New-home sales eclipse expectations with modest April growth

Modest growth may not seem like much, but in the age of COVID-19, the slight April rise in new-home sales was enough to completely shatter previously dire projections.

New-home sales grew 0.6% month over month to a seasonally adjusted annual rate of 623,000 in April, according to estimates from the U.S. Census Bureau and the Department of Housing and Urban Development. While the figure is 6.2% below the April 2019 new-home sales number of 664,000, some economists had predicted sales to plummet more than 20% monthly, so any improvement — however scant — registers as a major victory for the housing market.

Despite the recent instability wrought by the coronavirus pandemic, new-home sales are now 1.4% higher through April than in the first four months of 2019.

“The coronavirus pandemic has generated any number of nasty surprises over the past few months, but the unexpected strength in April new home sales may be the first pleasant surprise yet — and the clearest indicator so far that housing, so unlike the last time around, will be a source of relative strength during this downturn,” said Zillow economist Matthew Speakman.

“The April data for new home sales show the potential for housing to lead any recovery for the overall economy,” concurred Dean Mon, chairman of the National Association of Home Builders (NAHB). “Because the housing industry entered this downturn underbuilt, there exists considerable pent-up housing demand on the sidelines. The experience of the virus mitigation has emphasized the importance of home for most Americans.”

New-home sales were likely supported by the use of price incentives in April, reported NAHB chief economist Robert Dietz. According to NAHB data, two out of ten builders used such strategies, and April’s median home price, down 8.6% year over year to $309,900 in April, reflected the moves.

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With builders being proactive in spurring sales — especially for the important middle price tiers of the market — and their confidence in the market on the uptick, Speakman said that the early signs of market stabilization are beginning to surface. Indeed, new home sales are a more current indicator of activity than existing-home numbers, and according to a report from Wells Fargo’s Economic Group, builders reported brisk traffic throughout most of April.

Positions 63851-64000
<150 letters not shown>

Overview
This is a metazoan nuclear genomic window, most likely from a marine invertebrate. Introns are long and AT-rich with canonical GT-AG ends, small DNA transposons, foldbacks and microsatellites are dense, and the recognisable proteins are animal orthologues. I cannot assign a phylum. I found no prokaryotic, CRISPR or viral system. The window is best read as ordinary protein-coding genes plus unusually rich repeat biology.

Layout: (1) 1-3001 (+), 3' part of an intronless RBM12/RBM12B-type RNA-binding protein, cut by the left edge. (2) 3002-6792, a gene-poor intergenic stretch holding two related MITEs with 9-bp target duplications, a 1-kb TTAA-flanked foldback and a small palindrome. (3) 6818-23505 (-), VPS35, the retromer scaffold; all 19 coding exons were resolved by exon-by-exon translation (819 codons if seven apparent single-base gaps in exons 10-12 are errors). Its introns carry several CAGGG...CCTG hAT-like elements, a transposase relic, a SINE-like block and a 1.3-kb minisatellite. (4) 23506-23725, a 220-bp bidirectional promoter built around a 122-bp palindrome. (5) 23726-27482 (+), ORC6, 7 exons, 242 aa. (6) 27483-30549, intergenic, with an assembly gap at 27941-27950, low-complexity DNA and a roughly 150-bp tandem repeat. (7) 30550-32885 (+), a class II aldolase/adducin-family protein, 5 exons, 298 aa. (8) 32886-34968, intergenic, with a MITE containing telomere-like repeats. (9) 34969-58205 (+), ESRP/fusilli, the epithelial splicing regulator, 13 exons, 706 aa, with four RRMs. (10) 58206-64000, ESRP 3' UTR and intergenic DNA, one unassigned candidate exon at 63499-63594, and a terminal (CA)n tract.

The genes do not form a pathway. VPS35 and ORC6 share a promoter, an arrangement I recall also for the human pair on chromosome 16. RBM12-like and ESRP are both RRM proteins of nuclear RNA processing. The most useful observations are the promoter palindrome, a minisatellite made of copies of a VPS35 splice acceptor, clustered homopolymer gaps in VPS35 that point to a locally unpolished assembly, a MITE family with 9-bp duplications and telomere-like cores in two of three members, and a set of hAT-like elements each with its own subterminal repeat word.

Dietz did caution that the discrepancy between forecasts and Census estimates suggests the possibility of a downward revision of April’s numbers in May’s report. Still, with the Mortgage Bankers Association, too, reporting recent gains in mortgage applications, the surprisingly rosy new-home sales numbers lend credence to the thinking that, as states continue to reopen, the housing market’s worst may be in the rearview.

And newly built homes may be an unexpected beneficiary of shifting homebuyer priorities, Speakman added.

“The pandemic is almost certain to alter consumer preferences going forward, and a new appreciation for cleanliness and safety might sway more buyers to seek newly constructed, never-lived-in homes in the near future. … There is still a ways to go before we’re completely out of the woods, but today’s report is a huge step in the right direction,” said Speakman.

Inventory continues to remain tight but “reasonably healthy,” per Dietz, with the seasonally-adjusted estimate of new houses for sale at the end of April at 325,000, down 3% from April 2019. That estimate represents a supply of 6.3 months at the current sales rate.


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